On Friday last week I appeared on Chris Berg’s 6:30 Point of View program discussing, among other topics, the possibility of a special legislative session. Governor Dalrymple is now saying that he’ll make a decision on whether or not to call the legislature to session some time in April.
As I said during the television segment on Friday, I think the push for a special legislative session this year is the result of a perfect storm of election year politics and local government opportunism. Democrats need an issue to campaign on this year, and when have local governments ever been satisfied with the amount of money they’re getting from the state, even in the best of time?
Here’s the case against a special session:
Governor Dalrymlpe is saying he’ll make a decision on a special legislative session in April. If he agrees to call the legislature to session, they’ll be convening just a little more than seven months before a new crop of legislators are elected. Just two months after that election, a new legislative session will be convened. Does anyone think that a special legislative session is going to accomplishing much of anything that will make a difference before the regular legislative session? Maybe, if a special session is so necessary, Democrats and others shouldn’t have waited until an election year to demand one.
Special Session Could Hurt Western North Dakota In Regular Session
As much as North Dakota’s leaders are loathe to admit it, there is a strong east-versus-west divide in state politics. If western North Dakota gets a special session to address spending needs just months before the regular session, that’s going to put western interests at a disadvantage. Eastern leaders won’t be so willing to go along with funding and other projects for western North Dakota, pointing that the western part of the state was already addressed in a special session. Is that a dynamic during the regular session western leaders really want?
There’s Still A Lot Of Money Unspent
One of the biggest issues in western North Dakota is transportation infrastructure. In many places the roads are overrun. Repairs and upgrades are desperately needed. But we should keep in mind that a lot of money has appropriated for western North Dakota needs, and a lot of that money hasn’t even been spent yet.
Case in point, this report from the state Department of Transportation shows that over $1.5 billion has been spent on western ND transportation projects:
Of that money, some $160 million went directly to western, oil-producing counties. And 46 percent of that funding hasn’t even been spent yet as of February 3rd, the date of this report:
It’s hard to imagine that we need to convene a special session, just months before a regular session, to appropriate a bunch of funds when all the funds appropriated previously hasn’t been spent yet.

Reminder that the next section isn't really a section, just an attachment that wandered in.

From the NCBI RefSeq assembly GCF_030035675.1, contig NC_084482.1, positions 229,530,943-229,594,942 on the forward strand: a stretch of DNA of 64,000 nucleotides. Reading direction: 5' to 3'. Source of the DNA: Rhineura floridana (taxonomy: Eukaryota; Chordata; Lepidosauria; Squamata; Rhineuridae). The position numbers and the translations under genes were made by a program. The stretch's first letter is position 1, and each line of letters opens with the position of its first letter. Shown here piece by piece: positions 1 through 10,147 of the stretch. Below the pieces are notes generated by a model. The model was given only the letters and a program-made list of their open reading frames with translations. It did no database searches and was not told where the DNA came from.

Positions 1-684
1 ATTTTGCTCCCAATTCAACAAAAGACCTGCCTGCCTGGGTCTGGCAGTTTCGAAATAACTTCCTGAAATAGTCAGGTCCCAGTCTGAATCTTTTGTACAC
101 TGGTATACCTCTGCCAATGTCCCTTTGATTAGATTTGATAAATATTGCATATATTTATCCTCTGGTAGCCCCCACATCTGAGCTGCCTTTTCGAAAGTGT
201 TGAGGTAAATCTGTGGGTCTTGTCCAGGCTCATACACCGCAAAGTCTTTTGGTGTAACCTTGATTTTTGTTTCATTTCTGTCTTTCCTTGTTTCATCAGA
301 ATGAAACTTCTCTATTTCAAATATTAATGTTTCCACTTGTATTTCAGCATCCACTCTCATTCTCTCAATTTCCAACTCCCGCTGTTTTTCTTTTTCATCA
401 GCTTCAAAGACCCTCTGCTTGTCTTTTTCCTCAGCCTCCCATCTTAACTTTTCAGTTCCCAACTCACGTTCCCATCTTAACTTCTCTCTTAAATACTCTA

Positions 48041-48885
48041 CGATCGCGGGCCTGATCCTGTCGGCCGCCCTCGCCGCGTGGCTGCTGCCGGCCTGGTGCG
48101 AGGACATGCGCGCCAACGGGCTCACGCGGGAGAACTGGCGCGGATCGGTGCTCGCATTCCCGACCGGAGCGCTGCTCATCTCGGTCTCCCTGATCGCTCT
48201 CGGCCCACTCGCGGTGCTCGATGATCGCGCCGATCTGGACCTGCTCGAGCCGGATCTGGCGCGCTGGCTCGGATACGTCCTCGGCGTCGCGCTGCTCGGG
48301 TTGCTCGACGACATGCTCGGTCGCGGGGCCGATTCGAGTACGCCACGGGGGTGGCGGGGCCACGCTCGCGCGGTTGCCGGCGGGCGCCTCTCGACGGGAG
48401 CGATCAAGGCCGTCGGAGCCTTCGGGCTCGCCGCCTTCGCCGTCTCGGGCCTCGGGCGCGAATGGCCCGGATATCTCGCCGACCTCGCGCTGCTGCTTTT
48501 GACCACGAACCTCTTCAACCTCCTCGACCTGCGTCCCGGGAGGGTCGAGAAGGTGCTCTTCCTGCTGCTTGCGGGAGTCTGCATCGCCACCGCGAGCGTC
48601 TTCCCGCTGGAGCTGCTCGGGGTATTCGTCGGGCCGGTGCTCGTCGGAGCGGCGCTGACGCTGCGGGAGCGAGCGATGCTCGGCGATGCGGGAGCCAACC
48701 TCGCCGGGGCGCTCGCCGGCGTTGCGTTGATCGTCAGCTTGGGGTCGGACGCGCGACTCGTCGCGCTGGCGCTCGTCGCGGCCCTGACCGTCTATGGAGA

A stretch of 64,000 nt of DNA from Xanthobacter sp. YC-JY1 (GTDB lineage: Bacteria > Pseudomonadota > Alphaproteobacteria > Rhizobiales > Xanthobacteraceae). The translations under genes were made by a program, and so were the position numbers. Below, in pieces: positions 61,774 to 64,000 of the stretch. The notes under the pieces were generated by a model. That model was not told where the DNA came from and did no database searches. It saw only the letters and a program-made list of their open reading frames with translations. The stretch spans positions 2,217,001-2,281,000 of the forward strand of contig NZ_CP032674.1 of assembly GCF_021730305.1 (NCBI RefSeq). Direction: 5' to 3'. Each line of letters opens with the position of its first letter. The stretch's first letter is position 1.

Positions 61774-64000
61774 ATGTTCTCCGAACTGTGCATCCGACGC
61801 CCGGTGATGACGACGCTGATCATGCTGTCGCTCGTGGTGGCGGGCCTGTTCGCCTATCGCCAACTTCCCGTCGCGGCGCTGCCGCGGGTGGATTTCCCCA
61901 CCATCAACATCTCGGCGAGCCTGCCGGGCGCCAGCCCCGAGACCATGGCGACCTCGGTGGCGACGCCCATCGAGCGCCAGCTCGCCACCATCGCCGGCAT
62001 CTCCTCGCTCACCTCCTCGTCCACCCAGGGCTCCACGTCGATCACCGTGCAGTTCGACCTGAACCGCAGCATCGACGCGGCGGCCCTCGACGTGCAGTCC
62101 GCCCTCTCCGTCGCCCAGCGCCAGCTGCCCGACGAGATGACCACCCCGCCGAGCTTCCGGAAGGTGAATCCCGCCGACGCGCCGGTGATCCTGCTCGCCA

Western Spending Priorities Need Scrutiny
Local leaders in the oil patch have made a lot of headlines with their complaints – some might say histrionics – about state funding. But how are the locals spending their money? All the property development, commerce and population growth in the west has expanded tax bases and tax revenues there. Are western leaders spending local tax dollars frivolously while demanding that the state fund things like roads and cops?
There are some indications that the answer, in some areas of the west, is yes. Williston spent nearly $80 million on an aquatic center while simultaneously claiming that they didn’t have enough money for law enforcement. The aquatic center was funded by a sales tax increase dedicated to the Parks District. Should the rest of Nort Dakota have to pay because the citizens of Williston built themselves a water park instead of funding the local police department and/or infrastructure?
Obviously, some western leaders think the answer to that is “yes.” But one thing is certain: The spending decisions of western local government needs more scrutiny, though many at the state level seem reluctant to do that for political reasons.
Western Taxpayers Don’t Have Enough Skin In The Game
Much like western spending issues, western taxing issues need scrutiny as well. For instance, in Ward County (Minot), Burleigh County (Bismarck) and Cass County (Fargo) a residential home valued at $100,000 would pay $1,121.11, $1,289.79, and $2,209.23 in property taxes, respectively.
A similarly valued home would pay just $513.40 in property taxes in McKenzie County (Watford City).
That home in Williams County (Williston) would pay just $834.39.
We hear people talk about “local control” in North Dakota all the time. But what about local responsibility. Should local governments be able to keep their local taxes low, while punting the costs for needed spending to the state? Why should people in the rest of the state have to pay higher taxes, and also fund needed spending in places that won’t raise their taxes?
The politics surrounding the question of a special session are interesting, and they transcend partisan and ideological lines. From western Republicans demanding more money for their districts, to the oil industry hoping the state steps in to carry the burden of more oil impacts, to Democrats looking for a wedge issue in an election year, the forces pushing for a special session are powerful.
But I’m just not sure a special session in terms of timing, and responsible stewardship of state taxpayers, makes a lot of sense.